WeWriWa: Mooner

Published June 29, 2014 by admin

I’m once more trying to get back in the swing of things after a fairly busy past few months. Today’s eight is from a re-release of my historical vampire story, Mooner. This bit is when Bill, the naive upstart in the lumber camp, notices Tom, a reclusive, down-and-out  fur-trader, in Red’s Saloon. While Big John and the others make fun of him, something about the older man seems off and not quite right. He’s not going anywhere, though, until he gets what he wants…

***

“What…what you want me to do for a drink?” At first it didn’t register that Tom had actually spoken. His voice was high and reedy and cracked the way the thinnest ice along the river did.

“Pardon?”

“What you want me to do for a drink?” His lips cracked when his mouth moved. A thin trail of spittle dripped off his lower lip and was quickly caught up by the tip of the derelict’s seeking tongue. The distant gleam in Tom’s eyes burned as his mouth formed the last word.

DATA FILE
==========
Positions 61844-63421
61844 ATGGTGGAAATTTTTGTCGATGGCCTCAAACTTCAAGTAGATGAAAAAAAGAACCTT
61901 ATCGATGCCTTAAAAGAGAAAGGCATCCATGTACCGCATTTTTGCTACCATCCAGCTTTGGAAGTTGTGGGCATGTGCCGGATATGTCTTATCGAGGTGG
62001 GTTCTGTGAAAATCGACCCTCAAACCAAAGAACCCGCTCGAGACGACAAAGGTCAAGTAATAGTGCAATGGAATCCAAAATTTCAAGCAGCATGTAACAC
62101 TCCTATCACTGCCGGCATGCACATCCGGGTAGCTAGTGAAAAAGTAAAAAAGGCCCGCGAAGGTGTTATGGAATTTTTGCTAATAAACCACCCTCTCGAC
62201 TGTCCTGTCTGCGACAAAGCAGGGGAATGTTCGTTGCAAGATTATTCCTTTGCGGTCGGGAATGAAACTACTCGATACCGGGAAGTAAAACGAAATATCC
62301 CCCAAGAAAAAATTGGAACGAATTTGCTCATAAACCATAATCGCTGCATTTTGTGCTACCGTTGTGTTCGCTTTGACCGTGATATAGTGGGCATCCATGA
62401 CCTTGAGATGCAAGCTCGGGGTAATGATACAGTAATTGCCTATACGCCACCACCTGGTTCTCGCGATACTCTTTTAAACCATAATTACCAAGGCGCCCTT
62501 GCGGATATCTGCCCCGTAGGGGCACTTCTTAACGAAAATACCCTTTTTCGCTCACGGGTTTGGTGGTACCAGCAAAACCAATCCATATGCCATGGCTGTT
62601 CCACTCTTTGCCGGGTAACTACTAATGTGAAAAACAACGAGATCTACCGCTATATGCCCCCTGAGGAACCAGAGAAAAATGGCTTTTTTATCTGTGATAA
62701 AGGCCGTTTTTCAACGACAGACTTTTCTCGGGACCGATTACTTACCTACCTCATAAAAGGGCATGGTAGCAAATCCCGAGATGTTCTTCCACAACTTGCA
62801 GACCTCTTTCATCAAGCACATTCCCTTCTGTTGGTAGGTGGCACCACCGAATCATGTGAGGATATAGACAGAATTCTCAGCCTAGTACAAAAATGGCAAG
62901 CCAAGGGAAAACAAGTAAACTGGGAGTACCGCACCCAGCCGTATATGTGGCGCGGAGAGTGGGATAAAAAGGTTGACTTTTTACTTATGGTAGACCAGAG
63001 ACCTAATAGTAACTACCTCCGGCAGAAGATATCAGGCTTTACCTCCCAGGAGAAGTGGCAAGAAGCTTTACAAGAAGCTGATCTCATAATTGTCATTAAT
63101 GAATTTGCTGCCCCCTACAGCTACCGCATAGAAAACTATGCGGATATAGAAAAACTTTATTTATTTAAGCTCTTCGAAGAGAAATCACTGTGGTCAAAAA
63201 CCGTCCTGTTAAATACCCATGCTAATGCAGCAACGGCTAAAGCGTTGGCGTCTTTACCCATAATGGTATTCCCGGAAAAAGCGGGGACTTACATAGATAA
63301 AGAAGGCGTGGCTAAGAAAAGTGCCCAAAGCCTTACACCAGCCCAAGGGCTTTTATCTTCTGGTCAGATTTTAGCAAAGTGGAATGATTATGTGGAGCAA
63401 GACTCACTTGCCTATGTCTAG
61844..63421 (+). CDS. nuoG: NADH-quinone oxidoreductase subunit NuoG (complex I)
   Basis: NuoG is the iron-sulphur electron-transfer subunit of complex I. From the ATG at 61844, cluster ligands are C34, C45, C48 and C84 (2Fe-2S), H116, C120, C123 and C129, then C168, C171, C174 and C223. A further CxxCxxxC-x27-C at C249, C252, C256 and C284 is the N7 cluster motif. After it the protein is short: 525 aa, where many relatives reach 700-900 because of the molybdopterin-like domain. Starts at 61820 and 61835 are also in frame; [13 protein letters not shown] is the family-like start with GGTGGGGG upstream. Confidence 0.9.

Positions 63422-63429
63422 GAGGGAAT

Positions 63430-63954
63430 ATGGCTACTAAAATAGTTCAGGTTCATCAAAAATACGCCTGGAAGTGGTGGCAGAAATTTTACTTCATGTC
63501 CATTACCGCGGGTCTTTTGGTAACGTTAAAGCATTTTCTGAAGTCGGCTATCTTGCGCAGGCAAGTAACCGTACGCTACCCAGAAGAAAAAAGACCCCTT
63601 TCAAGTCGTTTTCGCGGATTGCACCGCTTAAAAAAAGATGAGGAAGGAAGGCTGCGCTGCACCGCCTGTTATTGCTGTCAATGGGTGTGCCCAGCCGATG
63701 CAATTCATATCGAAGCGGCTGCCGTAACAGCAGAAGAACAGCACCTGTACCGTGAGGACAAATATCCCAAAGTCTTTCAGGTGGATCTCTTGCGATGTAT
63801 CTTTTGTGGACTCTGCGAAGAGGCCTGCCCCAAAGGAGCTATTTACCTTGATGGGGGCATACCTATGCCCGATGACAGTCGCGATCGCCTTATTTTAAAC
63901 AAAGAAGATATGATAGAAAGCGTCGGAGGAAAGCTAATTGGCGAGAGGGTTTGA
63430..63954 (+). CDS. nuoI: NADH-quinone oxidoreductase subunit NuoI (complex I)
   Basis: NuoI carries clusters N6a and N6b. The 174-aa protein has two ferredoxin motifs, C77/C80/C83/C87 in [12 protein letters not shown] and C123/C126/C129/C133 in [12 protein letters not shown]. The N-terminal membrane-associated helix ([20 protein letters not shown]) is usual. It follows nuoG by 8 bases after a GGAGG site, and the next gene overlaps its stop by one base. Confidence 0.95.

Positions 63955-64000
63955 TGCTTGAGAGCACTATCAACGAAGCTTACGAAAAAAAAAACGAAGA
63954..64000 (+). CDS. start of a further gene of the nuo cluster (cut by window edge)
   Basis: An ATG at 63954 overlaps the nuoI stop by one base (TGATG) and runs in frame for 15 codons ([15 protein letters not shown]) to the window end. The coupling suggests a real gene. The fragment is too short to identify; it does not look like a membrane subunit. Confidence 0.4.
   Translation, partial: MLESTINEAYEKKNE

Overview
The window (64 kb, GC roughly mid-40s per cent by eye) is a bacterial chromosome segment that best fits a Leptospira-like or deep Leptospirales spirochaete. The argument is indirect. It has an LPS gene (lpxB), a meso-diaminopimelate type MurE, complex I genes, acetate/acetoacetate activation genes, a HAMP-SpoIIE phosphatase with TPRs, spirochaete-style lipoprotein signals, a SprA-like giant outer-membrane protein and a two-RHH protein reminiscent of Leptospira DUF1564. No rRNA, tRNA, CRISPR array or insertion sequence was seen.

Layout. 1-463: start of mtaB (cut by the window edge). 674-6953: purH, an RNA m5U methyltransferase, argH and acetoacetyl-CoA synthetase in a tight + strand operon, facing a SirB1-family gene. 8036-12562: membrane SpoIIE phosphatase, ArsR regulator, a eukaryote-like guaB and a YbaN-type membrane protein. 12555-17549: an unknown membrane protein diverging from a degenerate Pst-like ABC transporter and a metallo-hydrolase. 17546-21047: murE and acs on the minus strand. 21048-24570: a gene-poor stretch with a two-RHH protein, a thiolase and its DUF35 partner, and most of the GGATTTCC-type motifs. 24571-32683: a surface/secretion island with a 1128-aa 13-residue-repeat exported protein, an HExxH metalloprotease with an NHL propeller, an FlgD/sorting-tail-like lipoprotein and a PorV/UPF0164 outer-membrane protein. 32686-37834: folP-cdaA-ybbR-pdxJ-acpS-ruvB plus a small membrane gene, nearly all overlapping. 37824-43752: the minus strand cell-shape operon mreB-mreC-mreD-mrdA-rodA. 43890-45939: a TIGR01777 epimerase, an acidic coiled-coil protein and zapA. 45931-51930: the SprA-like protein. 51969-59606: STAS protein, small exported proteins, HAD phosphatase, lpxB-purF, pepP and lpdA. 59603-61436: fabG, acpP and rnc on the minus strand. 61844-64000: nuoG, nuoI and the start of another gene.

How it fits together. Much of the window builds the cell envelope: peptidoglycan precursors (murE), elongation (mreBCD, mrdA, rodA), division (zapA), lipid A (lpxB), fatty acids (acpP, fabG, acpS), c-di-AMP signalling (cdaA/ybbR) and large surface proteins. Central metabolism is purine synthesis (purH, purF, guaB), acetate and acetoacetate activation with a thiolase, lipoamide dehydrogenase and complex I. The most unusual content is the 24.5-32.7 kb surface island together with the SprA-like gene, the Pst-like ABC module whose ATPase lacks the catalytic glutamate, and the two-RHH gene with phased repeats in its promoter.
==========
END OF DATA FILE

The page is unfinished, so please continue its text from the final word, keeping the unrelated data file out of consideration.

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Like many young men at the end of the 1800s, Bill signed on to work in a logging camp. The work is brutal, but it promised a fast paycheck with which he can start his life. Unfortunately, his role model is Big John. Not only is he the camp’s hero, but he’s known for spending his pay as fast as he makes it. On a cold Saturday night they enter Red’s Saloon to forget the work that takes the sweat and lives of so many men their age. Red may have plans for their whiskey money, but something else lurks in the shadows. It watches and badly wants a drink that has nothing to do with alcohol. Can Bill make it back out the shabby door, or does someone else have their own plans for his future?

 

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11 comments on “WeWriWa: Mooner

    • 😀 Thanks! Glad it piqued your curiosity. It was fun to write – an odd little mix of horror, historical fiction, and probably a vague nod to a Eugene O’Neil one-act I liked a lot in college. Apparently I can never sit down and write something typical, LOL

  • You did a really good job with the dialogue here 😀 I have a hard time writing dialogue and the nuances that accompany it. I think this might be my favorite line, “His voice was high and reedy and cracked the way the thinnest ice along the river did.” I really enjoy voice descriptions, and this line makes it seem as though something is awry with Tom. Either he’s upset, or he’s not used to talking to others. The last few sentences pain a very dark portrait of him, so I’m guessing he is a vampire. Did I guess right? 8D

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